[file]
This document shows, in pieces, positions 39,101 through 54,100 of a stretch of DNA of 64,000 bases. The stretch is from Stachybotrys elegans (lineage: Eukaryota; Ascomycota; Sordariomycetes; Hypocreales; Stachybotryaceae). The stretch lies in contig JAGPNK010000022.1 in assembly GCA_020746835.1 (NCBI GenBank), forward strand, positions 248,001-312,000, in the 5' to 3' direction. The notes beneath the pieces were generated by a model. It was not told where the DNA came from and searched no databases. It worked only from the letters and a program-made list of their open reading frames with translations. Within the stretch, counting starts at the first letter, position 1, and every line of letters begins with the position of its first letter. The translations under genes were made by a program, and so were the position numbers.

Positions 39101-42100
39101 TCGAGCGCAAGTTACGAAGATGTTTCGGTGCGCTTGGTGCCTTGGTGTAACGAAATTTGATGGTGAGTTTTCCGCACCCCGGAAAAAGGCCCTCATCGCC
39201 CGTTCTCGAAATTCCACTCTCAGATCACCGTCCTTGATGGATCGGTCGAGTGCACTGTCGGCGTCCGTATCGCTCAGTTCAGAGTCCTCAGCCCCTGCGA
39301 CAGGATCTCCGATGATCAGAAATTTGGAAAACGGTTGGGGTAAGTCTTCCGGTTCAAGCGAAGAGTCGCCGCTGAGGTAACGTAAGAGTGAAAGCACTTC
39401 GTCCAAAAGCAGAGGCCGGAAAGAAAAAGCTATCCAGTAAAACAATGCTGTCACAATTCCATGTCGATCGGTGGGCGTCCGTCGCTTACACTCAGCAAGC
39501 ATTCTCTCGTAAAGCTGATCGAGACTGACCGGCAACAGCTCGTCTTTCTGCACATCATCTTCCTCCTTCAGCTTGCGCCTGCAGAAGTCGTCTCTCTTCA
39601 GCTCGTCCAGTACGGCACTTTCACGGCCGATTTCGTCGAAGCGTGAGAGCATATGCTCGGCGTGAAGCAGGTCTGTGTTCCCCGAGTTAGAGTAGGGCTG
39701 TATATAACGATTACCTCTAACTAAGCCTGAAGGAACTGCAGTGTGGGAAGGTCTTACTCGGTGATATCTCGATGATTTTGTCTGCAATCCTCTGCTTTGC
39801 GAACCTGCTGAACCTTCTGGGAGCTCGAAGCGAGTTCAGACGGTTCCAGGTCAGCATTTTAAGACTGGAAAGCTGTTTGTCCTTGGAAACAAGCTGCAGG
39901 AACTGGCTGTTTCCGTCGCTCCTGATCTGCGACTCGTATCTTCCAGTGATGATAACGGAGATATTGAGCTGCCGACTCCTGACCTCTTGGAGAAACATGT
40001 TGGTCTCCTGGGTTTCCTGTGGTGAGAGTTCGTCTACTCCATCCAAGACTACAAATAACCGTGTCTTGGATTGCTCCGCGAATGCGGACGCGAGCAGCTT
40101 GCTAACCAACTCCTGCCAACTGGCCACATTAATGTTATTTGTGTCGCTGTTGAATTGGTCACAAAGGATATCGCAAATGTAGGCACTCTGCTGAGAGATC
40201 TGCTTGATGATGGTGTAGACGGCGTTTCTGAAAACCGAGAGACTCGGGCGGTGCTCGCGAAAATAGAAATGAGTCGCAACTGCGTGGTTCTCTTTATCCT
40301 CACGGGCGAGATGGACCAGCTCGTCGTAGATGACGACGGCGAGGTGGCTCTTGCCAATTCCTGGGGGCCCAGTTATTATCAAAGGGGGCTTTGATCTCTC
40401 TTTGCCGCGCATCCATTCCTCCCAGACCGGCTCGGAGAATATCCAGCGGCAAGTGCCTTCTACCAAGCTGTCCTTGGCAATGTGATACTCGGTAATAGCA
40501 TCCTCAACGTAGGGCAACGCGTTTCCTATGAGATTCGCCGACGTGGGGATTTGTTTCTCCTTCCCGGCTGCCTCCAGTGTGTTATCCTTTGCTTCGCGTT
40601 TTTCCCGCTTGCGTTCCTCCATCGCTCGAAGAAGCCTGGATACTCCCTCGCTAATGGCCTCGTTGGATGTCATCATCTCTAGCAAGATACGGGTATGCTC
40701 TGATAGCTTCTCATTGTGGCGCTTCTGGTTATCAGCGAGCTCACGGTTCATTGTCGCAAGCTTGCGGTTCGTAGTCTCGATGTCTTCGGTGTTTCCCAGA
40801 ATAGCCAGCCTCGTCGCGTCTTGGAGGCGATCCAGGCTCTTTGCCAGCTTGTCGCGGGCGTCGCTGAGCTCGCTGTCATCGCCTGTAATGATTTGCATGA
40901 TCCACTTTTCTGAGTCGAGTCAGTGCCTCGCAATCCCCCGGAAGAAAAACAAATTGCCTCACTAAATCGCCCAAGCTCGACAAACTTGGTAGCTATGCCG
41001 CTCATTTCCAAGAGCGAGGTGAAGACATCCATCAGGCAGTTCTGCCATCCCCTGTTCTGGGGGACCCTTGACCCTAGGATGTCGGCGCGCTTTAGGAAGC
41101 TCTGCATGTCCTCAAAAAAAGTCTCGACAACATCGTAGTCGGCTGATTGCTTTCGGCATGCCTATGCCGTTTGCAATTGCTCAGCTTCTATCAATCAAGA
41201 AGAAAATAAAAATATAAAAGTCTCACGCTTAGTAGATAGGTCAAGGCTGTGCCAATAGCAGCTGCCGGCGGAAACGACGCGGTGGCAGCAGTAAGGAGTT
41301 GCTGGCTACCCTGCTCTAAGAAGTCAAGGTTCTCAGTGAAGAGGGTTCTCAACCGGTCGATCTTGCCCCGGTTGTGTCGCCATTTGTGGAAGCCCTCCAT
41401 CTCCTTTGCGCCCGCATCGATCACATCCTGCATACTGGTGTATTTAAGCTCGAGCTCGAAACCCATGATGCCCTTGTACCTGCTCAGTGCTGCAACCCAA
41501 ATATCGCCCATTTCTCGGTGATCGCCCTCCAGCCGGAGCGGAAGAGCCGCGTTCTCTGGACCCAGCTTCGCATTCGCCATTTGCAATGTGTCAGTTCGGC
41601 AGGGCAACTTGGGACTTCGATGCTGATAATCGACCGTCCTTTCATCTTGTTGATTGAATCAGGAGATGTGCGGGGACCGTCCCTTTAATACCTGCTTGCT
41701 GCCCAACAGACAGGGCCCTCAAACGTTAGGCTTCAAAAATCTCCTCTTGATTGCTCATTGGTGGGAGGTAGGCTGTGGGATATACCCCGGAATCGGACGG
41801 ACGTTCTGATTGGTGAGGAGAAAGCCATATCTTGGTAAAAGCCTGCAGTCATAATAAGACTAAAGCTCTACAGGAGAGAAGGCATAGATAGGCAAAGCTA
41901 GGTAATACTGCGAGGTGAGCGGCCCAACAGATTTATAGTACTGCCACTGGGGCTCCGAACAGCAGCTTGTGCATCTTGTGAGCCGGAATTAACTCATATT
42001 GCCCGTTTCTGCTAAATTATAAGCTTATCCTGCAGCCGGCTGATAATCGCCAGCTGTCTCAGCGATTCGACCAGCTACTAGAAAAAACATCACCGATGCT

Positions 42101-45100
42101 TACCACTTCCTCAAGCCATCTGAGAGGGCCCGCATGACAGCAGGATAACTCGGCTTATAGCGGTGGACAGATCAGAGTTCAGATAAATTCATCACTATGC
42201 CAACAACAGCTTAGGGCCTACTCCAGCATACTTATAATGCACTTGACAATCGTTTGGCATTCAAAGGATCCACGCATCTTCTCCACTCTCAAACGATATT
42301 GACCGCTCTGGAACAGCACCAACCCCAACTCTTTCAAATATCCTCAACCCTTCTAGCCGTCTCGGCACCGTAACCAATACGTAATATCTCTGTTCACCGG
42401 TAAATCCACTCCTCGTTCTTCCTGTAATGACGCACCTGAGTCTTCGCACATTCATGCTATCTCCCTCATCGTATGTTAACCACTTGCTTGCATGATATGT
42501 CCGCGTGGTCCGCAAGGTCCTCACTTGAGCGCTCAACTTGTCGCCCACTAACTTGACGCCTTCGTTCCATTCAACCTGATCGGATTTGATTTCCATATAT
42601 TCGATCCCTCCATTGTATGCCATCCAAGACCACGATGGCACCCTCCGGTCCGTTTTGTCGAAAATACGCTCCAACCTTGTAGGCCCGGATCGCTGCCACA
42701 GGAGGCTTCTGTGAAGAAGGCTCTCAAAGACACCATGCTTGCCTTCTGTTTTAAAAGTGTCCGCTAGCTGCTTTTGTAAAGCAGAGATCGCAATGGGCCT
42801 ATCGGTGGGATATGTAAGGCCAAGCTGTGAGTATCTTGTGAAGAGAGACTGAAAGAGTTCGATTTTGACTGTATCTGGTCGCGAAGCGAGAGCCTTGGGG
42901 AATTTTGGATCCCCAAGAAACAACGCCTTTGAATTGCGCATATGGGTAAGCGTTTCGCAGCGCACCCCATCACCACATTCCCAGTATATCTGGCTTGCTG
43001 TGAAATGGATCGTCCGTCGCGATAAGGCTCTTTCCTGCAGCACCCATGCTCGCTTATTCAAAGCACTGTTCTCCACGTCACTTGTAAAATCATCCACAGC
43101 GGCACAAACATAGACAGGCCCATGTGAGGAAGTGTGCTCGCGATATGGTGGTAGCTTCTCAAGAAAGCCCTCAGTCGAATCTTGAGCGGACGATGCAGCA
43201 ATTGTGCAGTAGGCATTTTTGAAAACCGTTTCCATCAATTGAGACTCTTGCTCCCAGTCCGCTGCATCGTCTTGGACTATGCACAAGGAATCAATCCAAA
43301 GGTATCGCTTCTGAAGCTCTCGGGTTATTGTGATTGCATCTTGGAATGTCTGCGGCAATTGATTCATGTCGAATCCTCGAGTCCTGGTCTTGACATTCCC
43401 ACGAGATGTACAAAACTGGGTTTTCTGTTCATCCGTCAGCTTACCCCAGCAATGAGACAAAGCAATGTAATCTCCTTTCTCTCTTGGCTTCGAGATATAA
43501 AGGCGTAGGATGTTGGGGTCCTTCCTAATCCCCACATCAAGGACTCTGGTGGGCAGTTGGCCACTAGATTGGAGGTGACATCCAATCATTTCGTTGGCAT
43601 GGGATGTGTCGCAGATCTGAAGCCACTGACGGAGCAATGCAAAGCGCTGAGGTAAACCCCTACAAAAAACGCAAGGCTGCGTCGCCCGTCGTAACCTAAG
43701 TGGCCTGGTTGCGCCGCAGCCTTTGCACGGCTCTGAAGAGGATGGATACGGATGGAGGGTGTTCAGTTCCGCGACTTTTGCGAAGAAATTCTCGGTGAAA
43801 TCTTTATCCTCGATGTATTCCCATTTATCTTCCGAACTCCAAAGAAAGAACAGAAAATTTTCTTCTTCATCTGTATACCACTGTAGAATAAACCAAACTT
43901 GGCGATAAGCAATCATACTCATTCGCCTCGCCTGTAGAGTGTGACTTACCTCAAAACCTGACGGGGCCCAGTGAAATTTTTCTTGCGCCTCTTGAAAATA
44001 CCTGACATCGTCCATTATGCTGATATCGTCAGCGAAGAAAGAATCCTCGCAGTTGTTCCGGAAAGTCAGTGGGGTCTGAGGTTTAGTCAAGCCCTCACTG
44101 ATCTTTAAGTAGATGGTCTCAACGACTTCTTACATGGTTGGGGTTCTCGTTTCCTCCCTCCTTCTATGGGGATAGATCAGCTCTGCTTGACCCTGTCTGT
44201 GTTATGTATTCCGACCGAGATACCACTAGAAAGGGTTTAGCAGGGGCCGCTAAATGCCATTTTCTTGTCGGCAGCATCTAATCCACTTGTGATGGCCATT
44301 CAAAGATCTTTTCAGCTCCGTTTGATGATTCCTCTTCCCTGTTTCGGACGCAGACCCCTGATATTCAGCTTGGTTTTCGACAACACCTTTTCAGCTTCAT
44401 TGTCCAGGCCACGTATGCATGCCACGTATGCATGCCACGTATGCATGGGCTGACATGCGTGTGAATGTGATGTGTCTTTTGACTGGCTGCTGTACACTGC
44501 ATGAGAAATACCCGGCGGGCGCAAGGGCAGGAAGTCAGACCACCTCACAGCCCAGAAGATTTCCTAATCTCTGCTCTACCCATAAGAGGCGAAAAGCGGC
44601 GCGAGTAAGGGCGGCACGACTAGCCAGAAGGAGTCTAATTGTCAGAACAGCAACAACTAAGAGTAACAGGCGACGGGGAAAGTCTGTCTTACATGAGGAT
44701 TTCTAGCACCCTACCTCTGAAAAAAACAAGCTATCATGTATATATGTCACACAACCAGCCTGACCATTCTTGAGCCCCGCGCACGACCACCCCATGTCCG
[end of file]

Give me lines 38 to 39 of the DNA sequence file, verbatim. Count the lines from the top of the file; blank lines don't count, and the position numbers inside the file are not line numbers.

42501 CCGCGTGGTCCGCAAGGTCCTCACTTGAGCGCTCAACTTGTCGCCCACTAACTTGACGCCTTCGTTCCATTCAACCTGATCGGATTTGATTTCCATATAT
42601 TCGATCCCTCCATTGTATGCCATCCAAGACCACGATGGCACCCTCCGGTCCGTTTTGTCGAAAATACGCTCCAACCTTGTAGGCCCGGATCGCTGCCACA